Mrs. Chadwick had completed her toilet and now stood smiling in a most friendly fashion at the reflection in the long oval mirror. She addressed this reflection in melodious tones. "Madam, you are really handsome; and let no false modesty whisper in your ear that you are not. Few women in Washington have such clear skin, such firm flesh, such color. Thirty-eight? It is nothing. It is but ...
Mrs. Chadwick had completed her toilet and now stood smiling in a most friendly fashion at the reflection in the long oval mirror. She addressed this reflection in melodious tones.
"Madam, you are really handsome; and let no false modesty whisper in your ear that you are not. Few women in Washington have such clear skin, such firm flesh, such color. Thirty-eight? It is nothing. It is but the half-way post; one has left youth behind, but one has not reached old age. Time must be very tolerant, for he has given you a careful selection. There were no years of storm and poverty, of violent passions; and if I have truly loved, it has been you, only you. You are too wise and worldly to love any one but yourself. And yet, once you stood on the precipice of dark eyes, pale skin, and melancholy wrinkles. And even now, if he were to speak… Enough! Enough of this folly. I have something to accomplish to-night." She glided from the boudoir into the small but luxurious drawing-room which had often been graced by the most notable men and women in the country.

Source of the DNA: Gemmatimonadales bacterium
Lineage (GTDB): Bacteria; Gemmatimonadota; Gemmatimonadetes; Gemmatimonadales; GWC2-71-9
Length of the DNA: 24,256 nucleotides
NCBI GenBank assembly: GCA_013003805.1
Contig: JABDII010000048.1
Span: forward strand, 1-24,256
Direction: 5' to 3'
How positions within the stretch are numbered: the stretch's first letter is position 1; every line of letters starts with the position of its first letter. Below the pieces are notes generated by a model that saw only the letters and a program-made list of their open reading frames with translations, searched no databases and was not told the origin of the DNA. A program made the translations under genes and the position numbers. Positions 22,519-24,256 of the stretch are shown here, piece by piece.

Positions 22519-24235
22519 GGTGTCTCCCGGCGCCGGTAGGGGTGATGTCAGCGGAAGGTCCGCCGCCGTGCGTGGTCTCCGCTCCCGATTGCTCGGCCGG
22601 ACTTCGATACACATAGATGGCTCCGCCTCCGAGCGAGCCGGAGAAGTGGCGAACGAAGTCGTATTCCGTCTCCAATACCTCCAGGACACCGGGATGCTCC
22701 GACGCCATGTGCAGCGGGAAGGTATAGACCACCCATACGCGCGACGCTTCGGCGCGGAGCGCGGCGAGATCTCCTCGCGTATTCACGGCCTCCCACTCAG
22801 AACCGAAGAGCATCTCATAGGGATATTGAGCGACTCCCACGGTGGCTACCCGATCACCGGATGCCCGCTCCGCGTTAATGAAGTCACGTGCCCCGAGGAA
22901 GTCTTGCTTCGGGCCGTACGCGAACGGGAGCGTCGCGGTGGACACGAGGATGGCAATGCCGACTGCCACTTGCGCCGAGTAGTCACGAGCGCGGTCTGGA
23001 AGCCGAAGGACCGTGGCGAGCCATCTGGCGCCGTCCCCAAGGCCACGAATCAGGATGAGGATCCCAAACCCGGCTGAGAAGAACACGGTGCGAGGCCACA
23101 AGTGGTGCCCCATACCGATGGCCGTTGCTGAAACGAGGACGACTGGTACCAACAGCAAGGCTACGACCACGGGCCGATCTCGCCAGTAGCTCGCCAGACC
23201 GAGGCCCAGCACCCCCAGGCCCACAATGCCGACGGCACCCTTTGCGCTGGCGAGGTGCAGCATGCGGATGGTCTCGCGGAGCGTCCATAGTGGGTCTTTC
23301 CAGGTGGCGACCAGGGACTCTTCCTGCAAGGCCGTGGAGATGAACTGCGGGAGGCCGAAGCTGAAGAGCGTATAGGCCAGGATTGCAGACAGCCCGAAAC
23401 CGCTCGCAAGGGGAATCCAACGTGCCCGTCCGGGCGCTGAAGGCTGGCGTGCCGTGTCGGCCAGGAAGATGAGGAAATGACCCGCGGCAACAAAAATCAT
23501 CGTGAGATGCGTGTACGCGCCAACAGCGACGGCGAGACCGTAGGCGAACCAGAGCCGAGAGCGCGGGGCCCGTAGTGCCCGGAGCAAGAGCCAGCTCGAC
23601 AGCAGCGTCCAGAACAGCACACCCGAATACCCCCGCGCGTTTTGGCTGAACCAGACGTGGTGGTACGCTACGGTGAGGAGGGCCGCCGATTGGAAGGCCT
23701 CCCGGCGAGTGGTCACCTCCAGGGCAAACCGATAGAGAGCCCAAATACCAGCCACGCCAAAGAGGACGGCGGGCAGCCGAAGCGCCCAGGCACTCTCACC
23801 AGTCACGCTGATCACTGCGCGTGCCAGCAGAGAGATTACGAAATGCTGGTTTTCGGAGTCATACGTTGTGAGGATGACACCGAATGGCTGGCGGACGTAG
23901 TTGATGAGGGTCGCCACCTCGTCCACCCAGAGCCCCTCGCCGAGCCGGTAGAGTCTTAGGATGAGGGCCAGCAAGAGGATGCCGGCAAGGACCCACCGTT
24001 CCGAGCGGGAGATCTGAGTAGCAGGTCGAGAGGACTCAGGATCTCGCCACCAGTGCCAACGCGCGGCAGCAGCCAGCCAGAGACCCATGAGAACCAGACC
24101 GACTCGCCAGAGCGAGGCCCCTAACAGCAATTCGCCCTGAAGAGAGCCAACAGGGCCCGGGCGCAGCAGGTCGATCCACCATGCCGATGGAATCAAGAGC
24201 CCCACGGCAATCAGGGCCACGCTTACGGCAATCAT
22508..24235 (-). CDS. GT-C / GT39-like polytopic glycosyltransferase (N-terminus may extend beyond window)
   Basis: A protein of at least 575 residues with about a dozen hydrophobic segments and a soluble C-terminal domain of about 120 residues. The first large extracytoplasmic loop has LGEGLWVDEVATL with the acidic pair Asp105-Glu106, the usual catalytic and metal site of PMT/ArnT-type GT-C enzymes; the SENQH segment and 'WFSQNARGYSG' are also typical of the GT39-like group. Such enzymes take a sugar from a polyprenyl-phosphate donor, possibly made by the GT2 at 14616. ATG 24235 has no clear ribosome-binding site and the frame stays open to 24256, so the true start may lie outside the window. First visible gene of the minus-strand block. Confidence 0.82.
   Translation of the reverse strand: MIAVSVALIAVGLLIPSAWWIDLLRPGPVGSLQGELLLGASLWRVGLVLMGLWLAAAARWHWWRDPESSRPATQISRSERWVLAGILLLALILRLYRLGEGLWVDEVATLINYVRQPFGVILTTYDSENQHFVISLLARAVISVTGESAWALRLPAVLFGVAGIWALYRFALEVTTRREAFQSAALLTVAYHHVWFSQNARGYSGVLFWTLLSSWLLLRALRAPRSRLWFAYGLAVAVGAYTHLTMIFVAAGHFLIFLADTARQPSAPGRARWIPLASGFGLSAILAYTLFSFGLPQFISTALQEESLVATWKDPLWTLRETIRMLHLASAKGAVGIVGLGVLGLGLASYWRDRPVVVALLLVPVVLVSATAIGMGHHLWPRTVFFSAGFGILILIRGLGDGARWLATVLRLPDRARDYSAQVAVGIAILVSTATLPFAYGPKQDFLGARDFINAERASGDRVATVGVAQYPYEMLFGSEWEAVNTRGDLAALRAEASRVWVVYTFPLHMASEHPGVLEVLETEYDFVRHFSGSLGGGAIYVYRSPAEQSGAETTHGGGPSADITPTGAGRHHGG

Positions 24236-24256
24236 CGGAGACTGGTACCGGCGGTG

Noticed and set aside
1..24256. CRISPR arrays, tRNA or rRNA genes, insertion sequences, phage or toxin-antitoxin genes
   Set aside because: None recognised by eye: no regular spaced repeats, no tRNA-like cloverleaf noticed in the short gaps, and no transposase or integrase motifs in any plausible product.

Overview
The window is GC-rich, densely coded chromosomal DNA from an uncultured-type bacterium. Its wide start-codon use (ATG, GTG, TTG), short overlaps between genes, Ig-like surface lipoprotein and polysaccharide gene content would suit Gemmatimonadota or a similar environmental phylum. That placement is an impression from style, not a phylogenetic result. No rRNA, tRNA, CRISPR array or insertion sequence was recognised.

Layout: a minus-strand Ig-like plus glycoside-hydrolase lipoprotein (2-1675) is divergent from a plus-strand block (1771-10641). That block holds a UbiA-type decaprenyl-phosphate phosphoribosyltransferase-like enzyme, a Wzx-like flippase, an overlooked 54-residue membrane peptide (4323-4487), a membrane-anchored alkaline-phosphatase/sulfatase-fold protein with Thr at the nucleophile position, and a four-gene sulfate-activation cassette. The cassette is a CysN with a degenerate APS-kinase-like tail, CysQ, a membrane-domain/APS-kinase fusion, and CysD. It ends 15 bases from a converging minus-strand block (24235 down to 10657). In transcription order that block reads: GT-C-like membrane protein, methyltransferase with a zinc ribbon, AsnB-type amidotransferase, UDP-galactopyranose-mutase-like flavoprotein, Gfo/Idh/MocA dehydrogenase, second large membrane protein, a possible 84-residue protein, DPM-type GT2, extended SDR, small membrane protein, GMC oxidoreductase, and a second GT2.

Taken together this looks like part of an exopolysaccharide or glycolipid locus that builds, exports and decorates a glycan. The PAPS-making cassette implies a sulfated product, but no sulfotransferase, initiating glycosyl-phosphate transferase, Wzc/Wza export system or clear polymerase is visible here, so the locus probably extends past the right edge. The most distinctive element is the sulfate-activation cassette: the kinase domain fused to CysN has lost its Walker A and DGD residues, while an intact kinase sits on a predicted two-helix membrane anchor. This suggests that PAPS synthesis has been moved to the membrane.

Karloff threw aside the book of poems by De Banville, rose, and went forward to meet her.
"Madam,"—bending and brushing her hand with his lips, "Madam, you grow handsomer every day. If I were forty, now, I should fear for your single blessedness."
"Or, if I were two-and-twenty, instead of eight-and-thirty,"— beginning to draw on her long white gloves. There was a challenge in her smile.
"Well, yes; if you were two-and-twenty."
"There was a time, not so long ago," she said, drawing his gaze as a magnet draws a needle, "when the disparity in years was of no matter."
The count laughed. "That was three years ago; and, if my memory serves me, you smiled."
"Perhaps I was first to smile; that is all."
Karlov was used from MacGrath's book for the 1922 Broadway play, but by 1923 with actor Boris Karloff using the similar sounding variation, the film version renamed the character Gregor Karlov. Harold MacGrath's success made him a wealthy man and, although he traveled the world extensively, Syracuse, New York, was his home, and it was there in 1912 that he built an English country-style mansion renowned for its landscaped gardens. In an article in the April 23, 1932, issue of The Saturday Evening Post written under the title "The Short Autobiography of a Deaf Man", MacGrath told the public how he had struggled early in life as a result of a hearing impairment. At a time in history when deaf people were almost automatically considered as lacking intellectual acuity, he had hid this from his employer and others. Harold MacGrath died at his home in Syracuse a few months after the article was published. Source: Wikipedia.
The Voice in the Fog (1915)
A Splendid Hazard (1910)
Arms and the Woman (1899)
The Grey Cloak (1903)
The Lure of the Mask (1908)
The Puppet Crown (1901)
The Ragged Edge (1922)
The Drums of Jeopardy (1920)